Colorado Springs News, Sports & Business

Gazette Premium Content Retail development ramping up at Powers-Dublin intersection

RICH LADEN Updated: May 18, 2012 at 12:00 am

Restaurants, big box stores and shopping centers have become as common as traffic signals at key intersections along Powers Boulevard, on Colorado Springs’ east and northeast sides.

But as Powers has evolved into a top retail destination over the last 15 years, the intersection of Powers and Dublin boulevards has been slow to take shape. That’s changing quickly, however, as development catches up at the intersection.

A Burger King opened this year, joining a Taco Bell, Kwal Paint and a Smudge Dog and Car Wash southwest of Powers and Dublin. Dion’s, a New Mexico-based pizza restaurant, and a locally owned convenience store called the Snack Shack are targeting a fall opening on the southwest corner.

A Colorado Springs family that owns two miniature golf complexes plans a third northwest of Powers and Dublin, to be called the Legends Miniature Golf and Batting Cages. And owners of property on the southeast corner are moving forward with plans that could include restaurants, a convenience store and perhaps an apartment complex.

Until now, retail and commercial development along Powers mostly bypassed Dublin. Development began farther south near Platte Avenue and Palmer Park Boulevard about 30 years ago. It picked up steam in the last decade, especially with the development of shopping centers at the intersections of Constitution Avenue, North and South Carefree Circle, Barnes Road, Stetson Hills Boulevard and Woodmen Road.

The Dublin intersection, however, was kind of a “tweener,” said Jim Spittler, a broker with NAI Highland Commercial Group. Retailers with multiple locations like to have a certain distance between operations, and Dublin was too close to Woodmen and other intersections along Powers, Spittler said.

Ed Lohman, developer of the property southwest of Powers and Dublin and manager of a limited liability company that owns the ground, said development often moves in a natural direction, and it’s been gradually heading north toward Dublin. The poor economy of the past few years slowed that progression, he said.

”Sometimes it’s a fast pace, and sometimes, because of the economy, it’s a slow pace,” Lohman said.

The presence of the St. Francis Medical Center at Powers and Woodmen, a planned American Furniture Warehouse south of that intersection and more residential development to the east will help spur development at Powers and Dublin, said Jack Mason, a commercial broker with Grubb & Ellis/Quantum Commercial Group in Colorado Springs who’s marketing the intersection’s southeast corner.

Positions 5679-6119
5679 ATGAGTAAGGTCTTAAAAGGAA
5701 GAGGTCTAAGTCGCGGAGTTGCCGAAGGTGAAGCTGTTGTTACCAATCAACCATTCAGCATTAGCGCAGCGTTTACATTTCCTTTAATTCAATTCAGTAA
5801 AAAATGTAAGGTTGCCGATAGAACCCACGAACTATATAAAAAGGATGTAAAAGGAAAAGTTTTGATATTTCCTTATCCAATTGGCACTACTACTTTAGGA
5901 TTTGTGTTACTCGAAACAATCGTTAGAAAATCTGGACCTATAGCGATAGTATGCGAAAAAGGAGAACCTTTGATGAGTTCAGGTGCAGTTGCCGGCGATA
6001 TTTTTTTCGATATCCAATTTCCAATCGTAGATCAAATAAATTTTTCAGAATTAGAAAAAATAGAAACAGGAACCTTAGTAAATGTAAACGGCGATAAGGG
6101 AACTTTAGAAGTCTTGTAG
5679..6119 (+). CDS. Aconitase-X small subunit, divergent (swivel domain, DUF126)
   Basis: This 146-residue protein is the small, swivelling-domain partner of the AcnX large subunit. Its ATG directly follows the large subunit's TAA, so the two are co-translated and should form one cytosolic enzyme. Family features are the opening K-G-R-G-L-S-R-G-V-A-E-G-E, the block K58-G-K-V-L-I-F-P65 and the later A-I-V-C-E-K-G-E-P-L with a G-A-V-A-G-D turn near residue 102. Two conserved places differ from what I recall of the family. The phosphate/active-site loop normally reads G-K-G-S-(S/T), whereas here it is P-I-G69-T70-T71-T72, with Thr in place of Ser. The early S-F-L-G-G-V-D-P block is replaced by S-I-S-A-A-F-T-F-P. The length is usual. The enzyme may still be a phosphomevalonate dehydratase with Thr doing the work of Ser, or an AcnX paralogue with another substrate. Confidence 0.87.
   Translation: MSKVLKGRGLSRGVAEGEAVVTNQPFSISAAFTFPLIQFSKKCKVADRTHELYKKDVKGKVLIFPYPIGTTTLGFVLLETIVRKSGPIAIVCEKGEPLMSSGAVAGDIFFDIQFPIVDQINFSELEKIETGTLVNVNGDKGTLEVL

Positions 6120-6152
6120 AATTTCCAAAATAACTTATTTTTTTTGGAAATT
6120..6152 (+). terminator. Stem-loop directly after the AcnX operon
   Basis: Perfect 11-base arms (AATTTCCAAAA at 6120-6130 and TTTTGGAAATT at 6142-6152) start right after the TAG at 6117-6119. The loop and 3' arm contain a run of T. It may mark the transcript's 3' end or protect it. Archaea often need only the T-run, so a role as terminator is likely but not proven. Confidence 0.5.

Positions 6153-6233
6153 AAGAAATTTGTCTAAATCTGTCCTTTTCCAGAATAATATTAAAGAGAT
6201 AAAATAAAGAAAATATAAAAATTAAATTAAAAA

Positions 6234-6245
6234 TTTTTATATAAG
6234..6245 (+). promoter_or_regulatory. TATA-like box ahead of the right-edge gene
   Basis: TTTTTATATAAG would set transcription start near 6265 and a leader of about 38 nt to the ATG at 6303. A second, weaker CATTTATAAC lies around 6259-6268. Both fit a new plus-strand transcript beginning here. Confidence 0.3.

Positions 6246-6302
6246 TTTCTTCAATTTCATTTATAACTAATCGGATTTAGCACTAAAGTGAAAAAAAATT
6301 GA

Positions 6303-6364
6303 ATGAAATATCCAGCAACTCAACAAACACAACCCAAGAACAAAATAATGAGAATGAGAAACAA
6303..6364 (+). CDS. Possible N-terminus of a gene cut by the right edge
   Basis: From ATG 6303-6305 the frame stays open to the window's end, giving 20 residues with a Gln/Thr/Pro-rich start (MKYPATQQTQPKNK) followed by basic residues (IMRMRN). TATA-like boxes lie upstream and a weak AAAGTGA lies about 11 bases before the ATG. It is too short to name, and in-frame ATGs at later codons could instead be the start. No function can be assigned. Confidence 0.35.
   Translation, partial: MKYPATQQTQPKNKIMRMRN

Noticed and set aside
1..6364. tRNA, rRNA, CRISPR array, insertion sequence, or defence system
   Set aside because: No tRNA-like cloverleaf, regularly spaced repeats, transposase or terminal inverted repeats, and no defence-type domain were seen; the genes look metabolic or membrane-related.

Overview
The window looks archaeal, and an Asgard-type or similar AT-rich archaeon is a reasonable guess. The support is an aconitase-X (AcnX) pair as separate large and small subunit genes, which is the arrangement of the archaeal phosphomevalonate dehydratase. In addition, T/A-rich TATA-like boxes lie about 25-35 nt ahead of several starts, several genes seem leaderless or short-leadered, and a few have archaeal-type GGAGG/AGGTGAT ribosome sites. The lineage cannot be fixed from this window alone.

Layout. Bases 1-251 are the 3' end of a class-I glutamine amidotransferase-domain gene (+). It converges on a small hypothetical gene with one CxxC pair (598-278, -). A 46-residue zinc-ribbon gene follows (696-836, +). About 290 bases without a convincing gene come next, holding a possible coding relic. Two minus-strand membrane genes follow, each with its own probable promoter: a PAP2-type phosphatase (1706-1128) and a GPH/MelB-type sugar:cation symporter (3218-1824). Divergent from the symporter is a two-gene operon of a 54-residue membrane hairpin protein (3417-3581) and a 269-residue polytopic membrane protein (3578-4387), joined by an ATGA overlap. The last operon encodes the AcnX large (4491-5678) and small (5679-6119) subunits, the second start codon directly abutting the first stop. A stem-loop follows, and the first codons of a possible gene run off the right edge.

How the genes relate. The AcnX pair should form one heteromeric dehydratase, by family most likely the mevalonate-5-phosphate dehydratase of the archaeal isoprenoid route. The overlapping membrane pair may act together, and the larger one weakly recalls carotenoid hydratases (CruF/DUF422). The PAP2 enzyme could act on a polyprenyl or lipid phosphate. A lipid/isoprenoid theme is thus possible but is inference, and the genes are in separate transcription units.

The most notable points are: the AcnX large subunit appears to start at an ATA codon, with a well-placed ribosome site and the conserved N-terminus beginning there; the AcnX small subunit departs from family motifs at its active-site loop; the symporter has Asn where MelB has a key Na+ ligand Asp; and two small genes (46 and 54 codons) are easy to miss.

“This intersection, we’re approaching its time now.”

Here’s a look at some of the projects envisioned for Powers and Dublin:

• Dion’s, which has 15 locations in New Mexico and two in Texas, will break ground on its first location in Colorado on May 30, and hopes to open in early November, said company president Doug Morse. The chain is an order-at-the-counter, sit-down restaurant; it doesn’t deliver, but does offer pick-up service. Dion’s has looked at the Springs for several years and likes its size and quality of life, Morse said. The Powers-Dublin intersection offers high-traffic volumes and is near rooftops. Dion’s likes to be near neighborhoods, and not where the large chains locate, he said.

• Legends Miniature Golf and Batting Cages probably will open in spring 2013, said Steve Hittle, who heads the Springs family that also owns Adventure Miniature Golf and Batting Cages near Interstate 25 and Woodmen and Hitt’s Miniature Golf near Academy Boulevard and North Carefree Circle.

• The Snack Shack, which will include a Pita Pit restaurant, a liquor store and fuel pumps, hopes to open in mid- to late October, said Mark Whitmoyer, vice president of the family owned company that is developing the convenience store.

• Owners of the southeast corner, whom Mason described as local investors, haven’t submitted a proposal to city planners, but are moving forward with concepts for the 29-acre, southeast corner, Mason said. An apartment complex could go on the far east side of the property, while seven standalone buildings — known as pad sites — and more retail development are possible.

Contact Rich Laden: 636-0228 Twitter @richladen

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